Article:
Committee Leaders Introduce Bipartisan VA Medicinal Cannabis Research Act of 2018
WASHINGTON, D.C. – Today, House Committee on Veterans’ Affairs Ranking Member Tim Walz (D-MN) and Chairman Phil Roe, M.D. (R-TN) introduced H.R. 5520, the VA Medicinal Cannabis Research Act of 2018, to authorize the Department of Veterans Affairs (VA) to advance scientific and medical research into the safety and efficacy of medicinal cannabis usage by veterans with diagnoses such as post-traumatic stress disorder (PTSD) and chronic pain. Upon introduction, the legislation was cosponsored by 28 Democrats and 7 Republicans.
Ranking Member Walz and Chairman Roe, along with Senate Committee on Veterans’ Affairs Ranking Member Jon Tester (D-MT), who plans to introduce companion legislation in the Senate, and original cosponsor Representative Lou Correa (D-CA), made the following statements in support of the bill:
“We have all heard the stories of veterans who have used cannabis medicinally to cope with physical and psychological injuries sustained during their service to our country,” said Ranking Member Walz. “In fact, 22 percent of veterans report using cannabis as a safer and more effective alternative to opioids and drug cocktails currently prescribed by VA for medical conditions such as PTSD or chronic pain; unfortunately, we are all too familiar with the dangerous and often deadly side effects associated with opioids. While we know cannabis can have life-saving effects on veterans suffering from chronic pain or PTSD, there has been a severe lack of research studying the full effect of medicinal cannabis on these veterans. That is why I am so proud to introduce this legislation. Simply put, there is no department or organization better suited to conduct this critically important research than VA, and there will never be a better time to act. I proudly stand with the 92% of veterans who support research into medicinal cannabis and call on VA to make advancing such research a top priority.”
“As a physician, I am keenly aware of the need to look for opioid alternatives to treat patients’ chronic pain,” said Chairman Roe. “Since serving as Chairman of the House Committee on Veterans’ Affairs, I’ve heard from many veterans, both with physical and invisible wounds, who believe medical cannabis could benefit them. This is why I support the department researching cannabis just like any other drug to see if this alternative therapy would truly benefit patients. Until we have sound science behind whether or not medical cannabis is an effective treatment, we should not move forward with prescribing it, and I believe VA is uniquely equipped to conduct this important research.”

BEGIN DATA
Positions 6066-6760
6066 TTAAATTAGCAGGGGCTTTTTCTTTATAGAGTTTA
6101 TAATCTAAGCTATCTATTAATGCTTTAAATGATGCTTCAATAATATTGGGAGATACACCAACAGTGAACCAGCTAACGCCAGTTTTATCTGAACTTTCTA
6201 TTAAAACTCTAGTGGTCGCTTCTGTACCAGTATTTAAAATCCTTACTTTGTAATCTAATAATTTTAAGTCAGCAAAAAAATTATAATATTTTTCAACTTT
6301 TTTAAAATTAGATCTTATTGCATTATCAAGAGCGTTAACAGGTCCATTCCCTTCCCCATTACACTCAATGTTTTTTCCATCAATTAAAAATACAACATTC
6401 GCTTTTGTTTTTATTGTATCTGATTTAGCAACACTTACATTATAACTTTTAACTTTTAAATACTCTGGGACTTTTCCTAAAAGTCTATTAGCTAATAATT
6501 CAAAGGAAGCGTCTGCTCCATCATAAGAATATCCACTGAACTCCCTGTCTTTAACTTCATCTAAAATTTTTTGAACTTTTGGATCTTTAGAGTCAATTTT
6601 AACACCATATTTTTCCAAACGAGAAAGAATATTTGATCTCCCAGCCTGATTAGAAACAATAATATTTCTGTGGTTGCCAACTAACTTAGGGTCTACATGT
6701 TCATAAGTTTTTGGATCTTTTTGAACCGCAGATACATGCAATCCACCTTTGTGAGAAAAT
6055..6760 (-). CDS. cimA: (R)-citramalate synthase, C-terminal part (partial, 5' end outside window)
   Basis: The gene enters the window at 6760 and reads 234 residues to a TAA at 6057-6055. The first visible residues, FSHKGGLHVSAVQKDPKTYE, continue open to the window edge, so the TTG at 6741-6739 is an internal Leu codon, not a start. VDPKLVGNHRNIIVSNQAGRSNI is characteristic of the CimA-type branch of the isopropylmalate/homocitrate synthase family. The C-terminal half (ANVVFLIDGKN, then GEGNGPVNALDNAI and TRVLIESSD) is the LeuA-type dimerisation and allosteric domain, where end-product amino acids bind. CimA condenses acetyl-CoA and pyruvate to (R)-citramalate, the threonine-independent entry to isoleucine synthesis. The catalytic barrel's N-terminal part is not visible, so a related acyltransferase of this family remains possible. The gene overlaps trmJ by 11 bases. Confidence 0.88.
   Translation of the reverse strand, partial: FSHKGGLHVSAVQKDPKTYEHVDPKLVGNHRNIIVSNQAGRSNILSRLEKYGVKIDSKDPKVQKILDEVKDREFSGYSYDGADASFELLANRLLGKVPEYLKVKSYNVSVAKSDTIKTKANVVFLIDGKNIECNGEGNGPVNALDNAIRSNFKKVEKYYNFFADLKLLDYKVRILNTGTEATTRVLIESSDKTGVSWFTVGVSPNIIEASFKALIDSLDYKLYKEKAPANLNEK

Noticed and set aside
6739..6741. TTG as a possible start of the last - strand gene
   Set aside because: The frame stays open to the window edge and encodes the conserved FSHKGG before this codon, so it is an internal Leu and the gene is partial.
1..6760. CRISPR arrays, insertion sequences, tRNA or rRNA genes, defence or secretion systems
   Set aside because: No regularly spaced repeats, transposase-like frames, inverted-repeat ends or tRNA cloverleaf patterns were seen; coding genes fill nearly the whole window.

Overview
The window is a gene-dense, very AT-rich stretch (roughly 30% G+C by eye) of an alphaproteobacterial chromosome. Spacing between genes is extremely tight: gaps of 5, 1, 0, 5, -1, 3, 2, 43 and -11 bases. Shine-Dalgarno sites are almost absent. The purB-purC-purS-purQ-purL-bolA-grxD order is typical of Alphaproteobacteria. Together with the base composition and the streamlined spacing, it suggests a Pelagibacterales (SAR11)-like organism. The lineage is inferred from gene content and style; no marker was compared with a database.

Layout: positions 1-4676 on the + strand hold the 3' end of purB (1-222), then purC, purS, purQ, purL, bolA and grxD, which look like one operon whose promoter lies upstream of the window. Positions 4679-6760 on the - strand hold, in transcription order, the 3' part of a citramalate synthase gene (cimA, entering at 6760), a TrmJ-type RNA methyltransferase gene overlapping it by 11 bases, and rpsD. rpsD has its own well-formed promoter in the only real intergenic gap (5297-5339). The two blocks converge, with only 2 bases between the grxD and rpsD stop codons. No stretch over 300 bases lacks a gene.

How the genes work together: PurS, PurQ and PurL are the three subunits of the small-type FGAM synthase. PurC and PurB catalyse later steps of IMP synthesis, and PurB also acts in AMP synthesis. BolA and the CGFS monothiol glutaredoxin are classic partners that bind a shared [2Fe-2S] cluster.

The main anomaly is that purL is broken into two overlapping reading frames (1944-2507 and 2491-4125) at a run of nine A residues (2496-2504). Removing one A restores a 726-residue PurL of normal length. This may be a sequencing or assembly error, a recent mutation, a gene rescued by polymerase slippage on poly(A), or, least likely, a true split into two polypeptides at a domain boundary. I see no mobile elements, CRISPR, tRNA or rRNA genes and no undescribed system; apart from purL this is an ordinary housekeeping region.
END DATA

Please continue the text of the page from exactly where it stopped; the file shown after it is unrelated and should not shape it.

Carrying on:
“If veterans can ease some of the chronic pain or symptoms of injuries or illness they have received through service to our country without turning to opioids, the VA has a responsibility to research it,” said Ranking Member Tester. “Veterans must have a say in how they manage their pain and the VA needs to listen to those veterans who are finding relief in medicinal cannabis.”
“I am honored to join Chairman Roe and Ranking Member Walz, and Senate Committee on Veterans’ Affairs Ranking Member Jon Tester in finally taking action to help veterans in need of medical cannabis,” said Rep. Correa. “With the opioid crisis raging across America, it is imperative to the health and safety of our veterans that we find alternative treatments for chronic pain and service-related injuries. Throughout my district, I meet veterans who depend on cannabis to manage their pain. Numerous veterans attest to the treatment benefits of medical cannabis. It’s time the VA did a formal study. Rather than risk becoming dependent on opioids, these veterans find relief in medical cannabis. Opioid prescriptions for veterans have increased by 270 percent since 2003, resulting in 68,000 veterans developing an opioid addiction and a two-fold increase in accidental opioid overdose deaths. This is unacceptable. I want to bring these brave men and women the relief they deserve. This legislation will finally allow the VA to performed research on medical cannabis. Our veterans risk everything for us. We need to do everything we can to help them once they are home.”